There are some big decisions going on in our lives right now: what job should we move towards (there are several options), should we visit Kentucky in April, what will our future be, am I called to teach in a college or preach in a church or how do I do both, and can I get Wendy a new camera? Some of these are big, and some are small, but all of them feel weighty when we are trying to live for the Lord and be holy with our lives. TBI needs about $2M in the next month or so to construct out the building we have been given and launch a bigger vision. That is big. Is it inappropriate to ask the Lord to be quick with his decisions?
Psalm 70 speaks to this. Verse 1 says, “Make haste, O God, to deliver me! O Lord, make haste to help me!" Now, one might argue that David is speaking about deliverance from his enemies. That is true, yet do we not all have enemies of one form or another? (See comments in the last post.) What was the biggest difficulty in David’s life that he cried out to God about? It was his enemies. David cried out about his front burner issues, and I think that we should also cry out to God about our front burner issues. Just because we are not being sought by enemies “who desire our hurt” (Ps 70:2), does not mean that we can not cry out to God about our financial woes, our career woes, our family woes. We can and should cry out to God in all these things.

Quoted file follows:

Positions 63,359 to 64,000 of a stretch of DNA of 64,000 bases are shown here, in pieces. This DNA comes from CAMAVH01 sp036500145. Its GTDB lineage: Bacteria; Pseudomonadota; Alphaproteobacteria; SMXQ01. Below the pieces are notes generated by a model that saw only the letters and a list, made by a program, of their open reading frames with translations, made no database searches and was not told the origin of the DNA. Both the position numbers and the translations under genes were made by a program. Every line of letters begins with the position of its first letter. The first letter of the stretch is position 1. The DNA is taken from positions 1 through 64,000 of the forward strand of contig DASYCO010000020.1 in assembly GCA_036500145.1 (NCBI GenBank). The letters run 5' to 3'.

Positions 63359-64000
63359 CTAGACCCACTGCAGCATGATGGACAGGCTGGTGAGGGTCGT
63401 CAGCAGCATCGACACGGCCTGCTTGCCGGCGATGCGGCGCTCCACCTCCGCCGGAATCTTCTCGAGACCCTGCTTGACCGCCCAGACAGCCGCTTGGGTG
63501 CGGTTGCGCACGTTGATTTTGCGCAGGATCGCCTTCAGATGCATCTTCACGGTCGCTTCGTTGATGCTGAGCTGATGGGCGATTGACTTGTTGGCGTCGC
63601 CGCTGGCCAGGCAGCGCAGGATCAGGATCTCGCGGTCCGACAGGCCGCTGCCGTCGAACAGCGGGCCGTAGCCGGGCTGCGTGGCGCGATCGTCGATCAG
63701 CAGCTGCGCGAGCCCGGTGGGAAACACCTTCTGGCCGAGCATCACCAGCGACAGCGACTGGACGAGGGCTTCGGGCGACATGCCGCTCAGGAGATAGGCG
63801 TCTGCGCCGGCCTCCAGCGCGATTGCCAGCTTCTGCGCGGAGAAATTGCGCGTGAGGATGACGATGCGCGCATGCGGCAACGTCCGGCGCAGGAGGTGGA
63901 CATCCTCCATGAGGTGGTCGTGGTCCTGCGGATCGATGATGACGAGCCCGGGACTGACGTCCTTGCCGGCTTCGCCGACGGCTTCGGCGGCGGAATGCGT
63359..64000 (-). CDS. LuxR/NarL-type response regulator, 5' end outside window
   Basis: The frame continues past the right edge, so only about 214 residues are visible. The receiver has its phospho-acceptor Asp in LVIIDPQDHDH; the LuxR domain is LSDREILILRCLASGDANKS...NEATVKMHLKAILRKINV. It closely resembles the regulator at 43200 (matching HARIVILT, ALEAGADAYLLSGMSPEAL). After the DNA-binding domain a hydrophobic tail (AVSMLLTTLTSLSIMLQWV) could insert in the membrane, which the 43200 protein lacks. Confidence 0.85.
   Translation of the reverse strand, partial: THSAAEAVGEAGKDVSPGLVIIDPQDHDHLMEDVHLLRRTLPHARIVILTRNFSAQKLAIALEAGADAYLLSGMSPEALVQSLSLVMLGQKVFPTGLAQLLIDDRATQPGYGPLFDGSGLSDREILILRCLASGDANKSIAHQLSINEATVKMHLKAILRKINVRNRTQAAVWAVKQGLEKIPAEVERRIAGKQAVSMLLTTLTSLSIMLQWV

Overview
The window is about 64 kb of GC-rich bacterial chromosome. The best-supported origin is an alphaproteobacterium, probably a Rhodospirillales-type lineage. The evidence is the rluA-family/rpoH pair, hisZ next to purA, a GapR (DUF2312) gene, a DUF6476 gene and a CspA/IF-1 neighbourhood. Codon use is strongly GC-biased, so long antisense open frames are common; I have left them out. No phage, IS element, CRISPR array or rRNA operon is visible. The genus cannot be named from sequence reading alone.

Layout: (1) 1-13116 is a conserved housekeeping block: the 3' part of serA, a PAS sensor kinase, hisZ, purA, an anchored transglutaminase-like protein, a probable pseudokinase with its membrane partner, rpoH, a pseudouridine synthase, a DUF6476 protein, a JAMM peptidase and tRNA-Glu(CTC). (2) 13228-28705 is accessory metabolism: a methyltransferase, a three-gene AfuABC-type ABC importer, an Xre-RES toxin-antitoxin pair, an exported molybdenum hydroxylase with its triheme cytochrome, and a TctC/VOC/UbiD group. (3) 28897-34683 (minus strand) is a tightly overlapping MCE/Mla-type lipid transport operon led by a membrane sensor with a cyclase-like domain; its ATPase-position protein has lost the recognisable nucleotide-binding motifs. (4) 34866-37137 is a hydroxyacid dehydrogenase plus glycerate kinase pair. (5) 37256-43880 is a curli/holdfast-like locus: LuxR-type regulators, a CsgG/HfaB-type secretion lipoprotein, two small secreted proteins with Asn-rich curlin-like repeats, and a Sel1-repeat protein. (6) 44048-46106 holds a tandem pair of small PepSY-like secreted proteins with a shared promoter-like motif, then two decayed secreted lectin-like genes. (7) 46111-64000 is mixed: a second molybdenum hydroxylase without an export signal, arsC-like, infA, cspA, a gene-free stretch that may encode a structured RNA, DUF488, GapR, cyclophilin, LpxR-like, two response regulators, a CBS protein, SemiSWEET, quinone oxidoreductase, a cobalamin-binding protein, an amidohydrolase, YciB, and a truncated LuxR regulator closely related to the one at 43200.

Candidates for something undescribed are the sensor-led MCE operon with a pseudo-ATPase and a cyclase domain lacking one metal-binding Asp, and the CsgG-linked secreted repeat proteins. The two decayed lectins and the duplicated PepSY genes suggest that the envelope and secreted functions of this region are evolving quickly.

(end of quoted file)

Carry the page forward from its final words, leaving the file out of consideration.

And, if we take David as our example, we can also beg God to be quick about it. It is not necessarily disrespectful to God to ask him to hurry, as long as our heart is not angry or presumptuous. Instead, like David, we should be poor and needy. David wrote, “But I am poor and needy; hasten to me, O God! You are my help and my deliverer; O Lord, do not delay! (Ps 70:5).